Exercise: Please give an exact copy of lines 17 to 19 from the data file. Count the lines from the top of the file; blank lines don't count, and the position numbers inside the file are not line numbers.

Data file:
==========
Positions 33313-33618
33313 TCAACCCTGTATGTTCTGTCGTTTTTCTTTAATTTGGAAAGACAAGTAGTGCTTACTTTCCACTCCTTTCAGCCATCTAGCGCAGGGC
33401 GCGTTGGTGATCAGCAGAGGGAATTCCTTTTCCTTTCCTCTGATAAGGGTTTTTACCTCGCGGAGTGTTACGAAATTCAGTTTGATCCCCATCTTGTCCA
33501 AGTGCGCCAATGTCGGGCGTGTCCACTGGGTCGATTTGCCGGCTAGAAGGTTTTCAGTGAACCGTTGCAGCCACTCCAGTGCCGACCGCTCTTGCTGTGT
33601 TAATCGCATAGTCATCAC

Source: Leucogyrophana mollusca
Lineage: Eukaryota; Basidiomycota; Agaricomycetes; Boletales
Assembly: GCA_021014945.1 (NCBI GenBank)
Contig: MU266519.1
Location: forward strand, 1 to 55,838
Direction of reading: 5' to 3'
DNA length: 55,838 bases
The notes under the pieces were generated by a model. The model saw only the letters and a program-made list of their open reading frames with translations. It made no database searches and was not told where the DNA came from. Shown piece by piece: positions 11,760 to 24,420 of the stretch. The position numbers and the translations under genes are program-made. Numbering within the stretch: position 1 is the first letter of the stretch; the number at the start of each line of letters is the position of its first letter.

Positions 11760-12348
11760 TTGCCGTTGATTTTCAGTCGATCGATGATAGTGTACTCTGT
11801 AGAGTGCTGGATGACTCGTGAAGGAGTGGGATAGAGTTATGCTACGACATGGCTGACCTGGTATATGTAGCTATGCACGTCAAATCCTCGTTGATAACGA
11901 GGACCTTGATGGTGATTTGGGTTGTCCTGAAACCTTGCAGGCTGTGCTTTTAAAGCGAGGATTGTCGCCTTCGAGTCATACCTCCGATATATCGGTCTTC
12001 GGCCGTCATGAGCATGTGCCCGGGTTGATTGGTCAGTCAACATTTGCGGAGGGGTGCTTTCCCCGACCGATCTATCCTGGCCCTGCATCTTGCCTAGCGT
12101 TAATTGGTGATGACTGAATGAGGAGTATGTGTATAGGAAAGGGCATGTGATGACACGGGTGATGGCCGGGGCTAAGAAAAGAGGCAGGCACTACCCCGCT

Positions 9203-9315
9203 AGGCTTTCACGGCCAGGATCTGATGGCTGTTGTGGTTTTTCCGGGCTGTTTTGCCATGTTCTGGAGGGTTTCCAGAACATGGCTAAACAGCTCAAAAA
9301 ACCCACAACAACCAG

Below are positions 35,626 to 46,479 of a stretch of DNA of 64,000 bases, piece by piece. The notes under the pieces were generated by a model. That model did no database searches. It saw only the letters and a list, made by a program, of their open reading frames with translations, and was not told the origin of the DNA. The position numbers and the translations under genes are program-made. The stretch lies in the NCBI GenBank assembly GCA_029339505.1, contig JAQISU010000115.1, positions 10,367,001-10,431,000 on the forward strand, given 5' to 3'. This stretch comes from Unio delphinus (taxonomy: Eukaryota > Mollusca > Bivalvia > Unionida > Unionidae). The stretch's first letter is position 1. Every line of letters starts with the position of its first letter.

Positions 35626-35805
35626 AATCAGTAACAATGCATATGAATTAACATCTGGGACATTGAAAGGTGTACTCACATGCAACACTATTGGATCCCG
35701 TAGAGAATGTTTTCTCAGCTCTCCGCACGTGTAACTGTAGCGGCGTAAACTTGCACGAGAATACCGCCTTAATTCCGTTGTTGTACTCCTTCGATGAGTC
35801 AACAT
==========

11901 GGACCTTGATGGTGATTTGGGTTGTCCTGAAACCTTGCAGGCTGTGCTTTTAAAGCGAGGATTGTCGCCTTCGAGTCATACCTCCGATATATCGGTCTTC
12001 GGCCGTCATGAGCATGTGCCCGGGTTGATTGGTCAGTCAACATTTGCGGAGGGGTGCTTTCCCCGACCGATCTATCCTGGCCCTGCATCTTGCCTAGCGT
12101 TAATTGGTGATGACTGAATGAGGAGTATGTGTATAGGAAAGGGCATGTGATGACACGGGTGATGGCCGGGGCTAAGAAAAGAGGCAGGCACTACCCCGCT